When does spiritual yearning kick in? Why does it happen for some people and not others?
Most of us take our existence for granted. Sure, we love life and existence – that’s what fear of death is about: the fear of ceasing to exist – but because we experience ourselves as the mind and body, our innate sense of being is pushed to the background and we take our existence for granted. Yet, our I-feeling is always there. In fact, it has to be since we can’t experience anything unless we are present.
And yet, our natural sense of being doesn’t seem to provide us with any inner fulfillment. Instead, our mind is always chasing after one thing or another in the hope of experiencing more happiness and joy. As life whirls us through its revolving door of pleasures and pains, some of us reach a point of fatigue that causes us to question why our happiness is fleeting and whether there is some higher purpose to life. We awaken to spiritual yearning. Then we come across teachings from one wisdom tradition or another that instruct us to turn within, marking the beginning of our spiritual journey.
Even then, when we first try to look within, we don’t experience much. Our I-sense, or felt presence of being, is there, but it doesn’t feel like anything special. Our sense of being is neutral: neither painful or joyful in any specific way, which is why our mind continues to search for joy in external things.
And yet, what we don’t realize is that our plain old I-sense conceals, just beneath the surface, a vast treasure of peace and bliss so strong that its experience would cause us to drop all other pursuits. It’s like the classic story of the man who spent his entire life using an old wooden crate as a stool, not realizing that the box was filled with solid bars of gold.
So if our I-sense is so special, why doesn’t it yield any bliss, knowledge, or liberation? Sri Ramana teaches that the force known as the ego is to blame. As long as our ego is present, our I-sense will remain tied to our body and mind, and the natural bliss and peace of pure Awareness will remain hidden. Tantric philosophy also accepts this teaching but expands on it through the doctrine of the three malas (impurities born of spiritual ignorance): ānavamala, māyīyamala, and kārmamala. In essence, our undivided consciousness stays contracted by the operation of these three forces: the experience that we are a limited individual, that we live in duality, i.e. a universe filled with subjects and objects, and that we are the doer of actions.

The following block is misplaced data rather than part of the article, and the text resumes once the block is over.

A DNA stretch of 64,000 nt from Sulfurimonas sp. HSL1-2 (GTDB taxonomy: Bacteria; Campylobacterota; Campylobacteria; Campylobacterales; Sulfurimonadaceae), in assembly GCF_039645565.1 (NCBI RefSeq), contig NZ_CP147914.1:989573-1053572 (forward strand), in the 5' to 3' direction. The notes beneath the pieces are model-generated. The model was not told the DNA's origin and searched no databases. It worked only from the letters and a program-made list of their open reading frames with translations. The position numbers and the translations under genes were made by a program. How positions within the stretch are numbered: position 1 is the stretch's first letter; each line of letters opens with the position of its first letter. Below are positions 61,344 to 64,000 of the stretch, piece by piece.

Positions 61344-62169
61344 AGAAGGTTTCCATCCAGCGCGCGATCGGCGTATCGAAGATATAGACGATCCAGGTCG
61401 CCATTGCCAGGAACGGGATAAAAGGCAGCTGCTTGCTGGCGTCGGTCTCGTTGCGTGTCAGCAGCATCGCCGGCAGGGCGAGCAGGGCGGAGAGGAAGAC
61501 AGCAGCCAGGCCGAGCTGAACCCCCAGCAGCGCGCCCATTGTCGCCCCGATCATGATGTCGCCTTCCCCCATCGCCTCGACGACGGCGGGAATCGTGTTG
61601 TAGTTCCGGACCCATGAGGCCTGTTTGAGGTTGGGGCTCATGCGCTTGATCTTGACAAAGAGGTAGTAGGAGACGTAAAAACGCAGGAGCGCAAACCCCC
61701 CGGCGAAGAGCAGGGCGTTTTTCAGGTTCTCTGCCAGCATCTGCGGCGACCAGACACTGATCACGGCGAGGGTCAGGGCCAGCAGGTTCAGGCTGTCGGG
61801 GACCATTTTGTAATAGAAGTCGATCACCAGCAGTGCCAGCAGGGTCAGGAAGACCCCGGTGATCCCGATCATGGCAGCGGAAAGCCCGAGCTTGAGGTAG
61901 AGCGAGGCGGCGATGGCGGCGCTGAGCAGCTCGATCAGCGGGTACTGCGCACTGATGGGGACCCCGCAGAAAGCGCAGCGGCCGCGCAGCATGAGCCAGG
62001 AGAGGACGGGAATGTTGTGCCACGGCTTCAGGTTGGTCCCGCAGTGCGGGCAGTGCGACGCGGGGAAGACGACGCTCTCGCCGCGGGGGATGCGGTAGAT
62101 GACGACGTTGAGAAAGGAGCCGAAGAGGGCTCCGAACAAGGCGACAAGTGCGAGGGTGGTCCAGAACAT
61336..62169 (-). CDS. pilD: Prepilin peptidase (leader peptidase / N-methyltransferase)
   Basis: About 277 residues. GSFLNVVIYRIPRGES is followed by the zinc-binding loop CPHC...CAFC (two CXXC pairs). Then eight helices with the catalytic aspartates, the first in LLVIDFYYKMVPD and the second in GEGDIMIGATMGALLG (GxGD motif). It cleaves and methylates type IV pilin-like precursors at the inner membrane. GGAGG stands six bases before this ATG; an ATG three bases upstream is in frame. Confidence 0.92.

So what keeps our ego afloat? The answer lies in our thought-stream, which flows incessantly. When a rushing stream becomes still, the sand beneath is easily revealed. Likewise, when our thoughts stop flowing, the ego falls apart and the glory of pure Consciousness shines forth.
How do we still our thought-stream? By pivoting our attention 180 degrees away from our thoughts and onto our I-sense. We do this in our waking state through the practice of Self-inquiry and we do this in closed-eye meditation.
But here’s the most important part: when we finally sit down to meditate, many of us will experience a little calm and relaxation, but we won’t gain access to the promised bliss and peace. Then we begin to wonder if all this talk of bliss and peace is nothing but a myth or wishful thinking? In truth, most of us will need to pay attention to our I-sense for some time before the first traces of bliss and peace begin to bubble up. It’s no different than digging a well. We won’t touch water on our first strike.
When we meditate knowing that it takes time to see results, we can let go of expectations and relax into the practice. We just enjoy the opportunity to allow our attention to rest in its own source, the I-sense, before we begin our day. Since normally our attention is pulled in so many directions (and so many times a day), we need to make time to allow our attention to turn within. From the perspective of yoga, depression and mental illness are traced back to how often our attention is forced to jump from one thing to another (think multitasking and the demands of email and social media). So making time at dawn to quiet our thoughts and rest in our I-sense is not only the heart of yogic practice, it supports our mental health and wellbeing.
Learning how to gently rest in our I-sense is our main practice here at the Mahāsāra School of Meditation. That said, we’ll explore the beauty inherent in all aspects of yoga: devotion, chanting, mantra repetition, yogic scriptures, the lives of great Gurus, and more. Each of these limbs of practice are really spokes of a wheel that support and guide us back to the Heart practice of resting in our true nature. So the next time you happen to notice what feels like ordinary awareness peering out from behind your eyes, remember that your witnessing consciousness is the Divine itself hiding behind the ego. The light of supreme Consciousness is hiding in plain sight as your I-sense, just waiting to be discovered.
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